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What to do in Frankfurt on Sunday? Shops open?

What to do in Frankfurt on Sunday - are the Shops open

Frankfurt am Main is the fifth-largest city in Germany. It is located (the name alludes to it) on the Main River. Frankfurt has nearly 800,000 inhabitants and is a modern city with many contrasts. For example, walk among glass, concrete and steel skyscrapers, only to find yourself among traditional buildings the next moment. From vibrant nightlife to fascinating museums, Frankfurt has so much to offer you.

 

Are the stores in Frankfurt open on Sundays?

No, the usual chain stores in Frankfurt are closed on Sundays. Yet that really doesn’t detract from a day in Frankfurt. Even though stores in Frankfurt are not open on Sundays, there are so many many more enjoyable alternatives. Catering establishments do open on Sundays. Enjoy all the other beauty and goodness Frankfurt has to offer.

 

Frankfurt on Sunday: What to do?

Which sightseeing spots are open on Sundays in Frankfurt?
Even though the stores are not always open on Sundays in Frankfurt, there are plenty of other fun sights to visit. The highlights of Frankfurt are listed below.

 

Main Tower

The first time a giant skyscraper was built in Europe was in 1999. Then the then tallest skyscraper of no less than 200 meters high was built in Frankfurt. This Main Tower was given a glass front. The built-in elevator takes you up to 190 meters in less than a minute at a speed of 20 kilometers per hour. The last 10 meters must be covered on foot. Once you arrive at the top of the panoramic roof terrace, you will be rewarded with a fantastic view of the Frankfurt skyline.

 

The Alte Oper

The people of Frankfurt took care of rebuilding the Alte Oper in the 1960s by raising 20 million Marks. Now it is a stately building in neo-Renaissance style, a real gem. Here you can attend various operas and concerts, ballet performances or musicals, even on Sundays.

 

Museum of Modern Art

One of the world´s leading museums of modern and contemporary art is the MMK (Museum für Moderne Kunst). As many as 5,000 impressive works of art are on display, including Andy Warhol and Roy Lichtenstein. Open on Sundays from 11:00 a.m. to 6:00 p.m.

 

Palmgarten, a hidden paradise

The green heart of ever-busy Frankfurt is Palmgarten. Spread over more than 26 hectares, you will find special exotic and tropical plants, some of which are found nowhere else in the world (anymore). Palmgarten of course also refers to the many palm trees and the palm house. The highlight is undoubtedly the Tropicarium, an immense greenhouse with different biospheres from dry, hot desert to humid rainforest.

Open daily from 09:00 to 19:00.

 

Alt-Sachsenhausen

During World War II, Frankfurt’s historic center was largely destroyed. Fortunately, the atmospheric Alt-Sachsenhausen district was spared. It is a picturesque district with a variety of half-timbered houses. In addition, Alt Sachsenhausen is also Frankfurt’s entertainment district. Where it is rather quiet during the day, it is pleasantly busy here at night. The cozy bars, nice restaurants and dance halls guarantee a great night out.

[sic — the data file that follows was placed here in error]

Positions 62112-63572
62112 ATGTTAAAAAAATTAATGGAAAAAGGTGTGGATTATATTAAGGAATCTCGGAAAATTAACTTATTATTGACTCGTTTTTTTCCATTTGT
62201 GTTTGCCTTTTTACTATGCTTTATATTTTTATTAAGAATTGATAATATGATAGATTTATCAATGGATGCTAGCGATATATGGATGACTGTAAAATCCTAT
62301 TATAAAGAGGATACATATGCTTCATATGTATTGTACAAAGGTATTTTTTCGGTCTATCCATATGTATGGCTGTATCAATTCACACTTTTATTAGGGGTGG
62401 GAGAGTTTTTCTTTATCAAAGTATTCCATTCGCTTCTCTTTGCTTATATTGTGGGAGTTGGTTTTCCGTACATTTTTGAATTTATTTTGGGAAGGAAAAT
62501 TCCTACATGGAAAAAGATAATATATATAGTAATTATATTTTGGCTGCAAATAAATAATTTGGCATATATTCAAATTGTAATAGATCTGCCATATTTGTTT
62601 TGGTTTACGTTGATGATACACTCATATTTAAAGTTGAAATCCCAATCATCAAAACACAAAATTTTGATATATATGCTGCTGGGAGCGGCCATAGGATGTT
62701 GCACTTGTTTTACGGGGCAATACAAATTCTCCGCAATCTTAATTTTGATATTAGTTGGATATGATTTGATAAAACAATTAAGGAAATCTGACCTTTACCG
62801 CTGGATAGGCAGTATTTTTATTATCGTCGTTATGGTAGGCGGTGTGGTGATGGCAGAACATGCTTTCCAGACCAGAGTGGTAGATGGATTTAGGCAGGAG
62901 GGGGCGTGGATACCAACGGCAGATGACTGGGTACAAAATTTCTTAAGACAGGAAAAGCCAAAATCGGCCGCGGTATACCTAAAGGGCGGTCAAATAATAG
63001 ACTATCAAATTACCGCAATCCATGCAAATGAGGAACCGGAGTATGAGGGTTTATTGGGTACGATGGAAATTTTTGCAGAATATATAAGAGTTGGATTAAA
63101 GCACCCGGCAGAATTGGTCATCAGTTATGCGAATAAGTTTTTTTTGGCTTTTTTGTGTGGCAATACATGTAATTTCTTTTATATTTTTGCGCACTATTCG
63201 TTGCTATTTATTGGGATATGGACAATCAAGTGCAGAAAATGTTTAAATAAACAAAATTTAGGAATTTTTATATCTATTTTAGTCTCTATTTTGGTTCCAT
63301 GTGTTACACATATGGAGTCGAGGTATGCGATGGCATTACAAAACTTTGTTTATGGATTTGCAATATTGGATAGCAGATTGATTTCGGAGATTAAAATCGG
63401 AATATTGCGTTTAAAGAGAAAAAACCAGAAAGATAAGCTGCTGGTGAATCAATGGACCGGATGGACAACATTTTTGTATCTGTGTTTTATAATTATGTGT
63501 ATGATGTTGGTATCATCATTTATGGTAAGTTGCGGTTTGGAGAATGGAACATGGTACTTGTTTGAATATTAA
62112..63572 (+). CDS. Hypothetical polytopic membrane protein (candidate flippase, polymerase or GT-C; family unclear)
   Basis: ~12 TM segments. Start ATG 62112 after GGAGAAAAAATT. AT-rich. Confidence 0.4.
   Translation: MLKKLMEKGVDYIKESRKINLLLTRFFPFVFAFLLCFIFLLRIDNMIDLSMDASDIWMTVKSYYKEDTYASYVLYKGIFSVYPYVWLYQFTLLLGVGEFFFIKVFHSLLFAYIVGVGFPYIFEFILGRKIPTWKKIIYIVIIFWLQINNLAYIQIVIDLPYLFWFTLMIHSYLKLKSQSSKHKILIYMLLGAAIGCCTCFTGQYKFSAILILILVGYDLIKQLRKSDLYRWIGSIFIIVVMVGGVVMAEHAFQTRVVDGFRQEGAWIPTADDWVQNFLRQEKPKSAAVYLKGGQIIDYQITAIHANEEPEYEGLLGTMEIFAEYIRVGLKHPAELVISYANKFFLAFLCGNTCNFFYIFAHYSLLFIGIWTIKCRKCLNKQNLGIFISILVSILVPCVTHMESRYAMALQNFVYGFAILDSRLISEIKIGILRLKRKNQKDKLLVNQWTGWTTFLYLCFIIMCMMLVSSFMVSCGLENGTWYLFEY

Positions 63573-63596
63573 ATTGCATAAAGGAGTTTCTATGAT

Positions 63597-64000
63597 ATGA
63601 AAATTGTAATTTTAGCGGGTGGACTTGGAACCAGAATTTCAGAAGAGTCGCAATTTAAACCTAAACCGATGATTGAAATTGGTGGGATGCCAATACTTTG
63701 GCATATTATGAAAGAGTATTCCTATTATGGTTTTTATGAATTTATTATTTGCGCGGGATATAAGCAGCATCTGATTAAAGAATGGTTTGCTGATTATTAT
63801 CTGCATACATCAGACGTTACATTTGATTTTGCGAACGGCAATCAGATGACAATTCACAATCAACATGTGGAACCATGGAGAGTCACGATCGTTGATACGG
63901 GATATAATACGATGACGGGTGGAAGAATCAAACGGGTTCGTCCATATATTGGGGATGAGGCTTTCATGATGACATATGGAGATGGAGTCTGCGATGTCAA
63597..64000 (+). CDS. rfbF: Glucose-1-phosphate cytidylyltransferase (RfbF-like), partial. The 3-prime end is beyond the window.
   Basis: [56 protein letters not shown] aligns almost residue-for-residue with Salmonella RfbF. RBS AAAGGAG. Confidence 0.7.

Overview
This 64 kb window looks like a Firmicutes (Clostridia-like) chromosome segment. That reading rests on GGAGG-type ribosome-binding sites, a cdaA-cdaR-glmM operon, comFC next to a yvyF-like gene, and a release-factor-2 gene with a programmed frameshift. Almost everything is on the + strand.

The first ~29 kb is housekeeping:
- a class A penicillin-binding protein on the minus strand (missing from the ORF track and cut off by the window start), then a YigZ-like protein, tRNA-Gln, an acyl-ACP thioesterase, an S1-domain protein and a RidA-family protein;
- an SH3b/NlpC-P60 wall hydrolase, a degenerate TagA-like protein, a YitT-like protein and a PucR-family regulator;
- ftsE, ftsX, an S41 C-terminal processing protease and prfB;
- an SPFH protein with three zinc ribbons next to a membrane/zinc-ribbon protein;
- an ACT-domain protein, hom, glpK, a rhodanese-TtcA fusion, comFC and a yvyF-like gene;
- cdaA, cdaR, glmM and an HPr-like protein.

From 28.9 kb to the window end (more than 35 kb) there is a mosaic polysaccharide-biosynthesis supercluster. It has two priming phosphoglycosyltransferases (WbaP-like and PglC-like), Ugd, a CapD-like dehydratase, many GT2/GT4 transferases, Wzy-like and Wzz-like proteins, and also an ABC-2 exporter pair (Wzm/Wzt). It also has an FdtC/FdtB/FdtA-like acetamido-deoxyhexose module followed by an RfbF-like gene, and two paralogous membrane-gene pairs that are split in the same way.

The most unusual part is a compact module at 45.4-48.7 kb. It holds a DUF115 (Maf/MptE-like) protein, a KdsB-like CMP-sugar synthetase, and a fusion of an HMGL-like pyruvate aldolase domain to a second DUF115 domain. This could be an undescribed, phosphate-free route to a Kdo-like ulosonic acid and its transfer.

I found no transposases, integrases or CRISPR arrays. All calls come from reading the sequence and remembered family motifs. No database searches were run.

The Jewish Cemetery

In the southeast of the center of Frankfurt, the Jüdische Friedhof is somewhat hidden under dense treetops. It has a long history, as evidenced by a tombstone from 1272. After the municipality had to sell this cemetery to Frankfurt in 1939, they began destroying over 6,500 tombstones. Bombings caused the destruction to have to be stopped, but still 2,500 tombstones were spared. The remnants of the destroyed tombstones were stacked by the Jews as a reminder of this atrocity.

The 175 already selected tombstones of special artistic or historical value, had already been transferred to the new location on Rat-Beil-Strasse.

The metal blocks attached to a concrete wall are striking. On these are the 12,000 names of Frankfurters who were deported to concentration camps but never returned. One of these cubes also has Anne Frank’s name on it. Guided tours (from the Judengasse Museum) of the Jüdischer Friedhof take place every second Sunday of the month.

 

Culinary Frankfurt

Contrary to popular belief, Frankfurt sausage is not the real specialty. What is is the “Grüne Sosse” based on oil, seasoning eggs. A monument has even been erected to this green sauce. Definitely worth trying when you visit a restaurant.

Apple wine is also a real specialty is available almost everywhere. Its alcohol content is comparable to that of a beer. It is fair to say that not everyone is wildly enthusiastic about apple wine. Especially do not order a whole bottle the first time.

 

Discover Frankfurt by bus, walking tour or segway

Those who want to get a good impression of Frankfurt in a short time should definitely book a ticket for the hop-on-hop-off bus. You can get off anywhere you want.

There are more ways to discover Frankfurt. When the weather is nice, a short city walk is a fun way to explore this city. Moreover, guides often give very nice tips.

Those who have longer time can admire almost all of Frankfurt’s highlights on their own in one day. Those who like it a little more modern and do not like walking can book a segway tour with one of the many providers. A lot of fun.

 

 

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